We now know that a specialist was subsequently recruited to find an answer to this mystery. A leaked document dated February 2019 and published by the Working Group On Syria, Propaganda and Media in May 2019 was signed by a longtime OPCW inspector named Ian Henderson. Henderson, a South African ballistics expert, ran some experiments and determined that “The dimensions, characteristics and appearance of the cylinders, and the surrounding scene of the incidents, were inconsistent with what would have been expected in the case of either cylinder being delivered from an aircraft,” writing instead that the cylinders being “manually placed” (i.e. staged) in the locations where investigators found them is “the only plausible explanation for observations at the scene.”
More on Ian Henderson in a moment.
3. The team concluded that either the victims were poisoned with some unknown gas which wasn’t chlorine, or there was no chemical weapon at all.
“The inconsistency between the presence of a putative chlorine-containing toxic chocking or blood agent on the one hand and the testimonies of alleged witnesses and symptoms observed from video footage and photographs, on the other, cannot be rationalised,” the unredacted first draft reads. “The team considered two possible explanations for the incongruity:
a. The victims were exposed to another highly toxic chemical agent that gave rise to the symptoms observed and has so far gone undetected.
b. The fatalities resulted from a non-chemical-related incident.”
Again, none of this information made it into any of the OPCW’s public reports on the Douma incident. The difference between the information we were given (that a chlorine gas attack took place and the strong suggestion that it was dropped by Syrian aircraft) and the report the inspectors were initially trying to put together (literally the exact opposite) is staggering. For more insider information on the deliberation between OPCW inspectors who wanted their actual findings to be reported and the organisation officials who conspired to omit those findings, read this November report by journalist Jonathan Steele.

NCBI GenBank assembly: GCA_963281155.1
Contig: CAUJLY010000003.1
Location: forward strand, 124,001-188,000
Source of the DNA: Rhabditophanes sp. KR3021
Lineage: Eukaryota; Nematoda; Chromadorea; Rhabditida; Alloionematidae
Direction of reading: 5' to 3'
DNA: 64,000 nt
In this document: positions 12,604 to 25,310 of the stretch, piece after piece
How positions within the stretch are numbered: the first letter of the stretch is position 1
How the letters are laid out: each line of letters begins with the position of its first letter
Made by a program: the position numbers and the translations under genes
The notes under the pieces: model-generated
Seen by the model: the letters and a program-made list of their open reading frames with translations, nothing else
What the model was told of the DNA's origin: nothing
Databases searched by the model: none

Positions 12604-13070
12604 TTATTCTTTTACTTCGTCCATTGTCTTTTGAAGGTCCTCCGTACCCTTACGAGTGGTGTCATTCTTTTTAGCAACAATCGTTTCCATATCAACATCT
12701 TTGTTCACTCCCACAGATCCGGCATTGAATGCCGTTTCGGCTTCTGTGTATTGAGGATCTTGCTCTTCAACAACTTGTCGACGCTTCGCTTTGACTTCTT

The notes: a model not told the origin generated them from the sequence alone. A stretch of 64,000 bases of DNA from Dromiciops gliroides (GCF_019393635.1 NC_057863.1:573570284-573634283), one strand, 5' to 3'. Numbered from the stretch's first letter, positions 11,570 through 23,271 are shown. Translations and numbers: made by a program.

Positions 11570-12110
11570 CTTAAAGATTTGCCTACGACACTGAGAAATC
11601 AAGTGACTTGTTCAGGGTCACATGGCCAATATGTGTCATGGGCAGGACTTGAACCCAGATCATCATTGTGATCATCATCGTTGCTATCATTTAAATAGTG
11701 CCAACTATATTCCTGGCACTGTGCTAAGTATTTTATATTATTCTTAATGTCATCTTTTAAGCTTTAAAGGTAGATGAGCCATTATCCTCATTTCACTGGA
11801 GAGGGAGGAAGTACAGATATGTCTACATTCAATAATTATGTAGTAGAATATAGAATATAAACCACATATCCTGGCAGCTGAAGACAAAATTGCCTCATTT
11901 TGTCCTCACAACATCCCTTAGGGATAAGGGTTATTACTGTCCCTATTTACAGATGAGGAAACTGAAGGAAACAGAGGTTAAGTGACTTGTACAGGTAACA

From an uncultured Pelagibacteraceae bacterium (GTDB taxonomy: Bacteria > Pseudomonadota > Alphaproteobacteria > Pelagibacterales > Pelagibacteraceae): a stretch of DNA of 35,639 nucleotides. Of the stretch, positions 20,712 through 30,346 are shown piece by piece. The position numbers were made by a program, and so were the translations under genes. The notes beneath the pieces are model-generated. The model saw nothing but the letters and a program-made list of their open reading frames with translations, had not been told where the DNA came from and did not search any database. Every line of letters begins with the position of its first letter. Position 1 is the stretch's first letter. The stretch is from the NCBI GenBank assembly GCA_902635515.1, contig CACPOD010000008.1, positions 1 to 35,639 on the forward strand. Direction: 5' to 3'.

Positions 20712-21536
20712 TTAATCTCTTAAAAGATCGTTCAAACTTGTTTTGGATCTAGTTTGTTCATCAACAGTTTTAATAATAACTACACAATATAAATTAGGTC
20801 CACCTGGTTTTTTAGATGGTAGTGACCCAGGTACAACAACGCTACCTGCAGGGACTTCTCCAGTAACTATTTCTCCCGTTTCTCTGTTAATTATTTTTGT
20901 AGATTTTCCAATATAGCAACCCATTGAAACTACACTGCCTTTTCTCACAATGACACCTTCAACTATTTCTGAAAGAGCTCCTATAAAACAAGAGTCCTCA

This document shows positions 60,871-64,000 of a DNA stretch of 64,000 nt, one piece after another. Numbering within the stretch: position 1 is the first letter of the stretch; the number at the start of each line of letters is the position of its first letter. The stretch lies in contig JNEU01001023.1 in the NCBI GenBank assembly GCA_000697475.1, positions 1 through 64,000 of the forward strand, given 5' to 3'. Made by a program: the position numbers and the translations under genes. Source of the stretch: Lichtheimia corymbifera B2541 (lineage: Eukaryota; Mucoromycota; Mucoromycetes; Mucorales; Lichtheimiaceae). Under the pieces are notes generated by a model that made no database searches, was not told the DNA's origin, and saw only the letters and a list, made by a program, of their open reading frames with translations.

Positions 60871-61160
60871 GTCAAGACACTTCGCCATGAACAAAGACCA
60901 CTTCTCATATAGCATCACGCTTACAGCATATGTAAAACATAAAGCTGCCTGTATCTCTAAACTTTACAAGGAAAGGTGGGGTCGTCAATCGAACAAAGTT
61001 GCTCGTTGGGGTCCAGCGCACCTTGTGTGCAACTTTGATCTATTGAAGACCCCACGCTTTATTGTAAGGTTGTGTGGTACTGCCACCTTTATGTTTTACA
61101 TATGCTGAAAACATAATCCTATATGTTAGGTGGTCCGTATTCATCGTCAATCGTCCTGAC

It’s worth noting that this memo is dated two weeks after the OPCW published its Final Report on the Douma incident in March 2019, because it further invalidates the bogus argument made by narrative management firms like Bellingcat claiming that the grievances of the dissenting OPCW inspectors had been satisfactorily addressed by the time the Final Report was published.
Clearly the concerns were not addressed, because the memo consists entirely of complaints, and according to its author “there are about 20 inspectors who have expressed their concern over the current situation.”
The memo’s author complains that the FFM report was made almost exclusively by team members who never even went to Douma, doing their research instead solely in “Country X”, which WikiLeaks speculates may be Turkey.
“The FFM report does not reflect the views of all the teams that deployed to Douma,” the memo says. “Only one team member (a paramedic) of the so-called ‘FFM core team’ was in Douma. The FFM report was written by this core team, thus by people who had only operated in Country X.”
“After the exclusion of all team members other than a small cadre of members who had deployed (and deployed again in October 2018) to Country X, the conclusion seems to have turned completely in the opposite direction. The FFM team members find this confusing, and are concerned to know how this occurred.”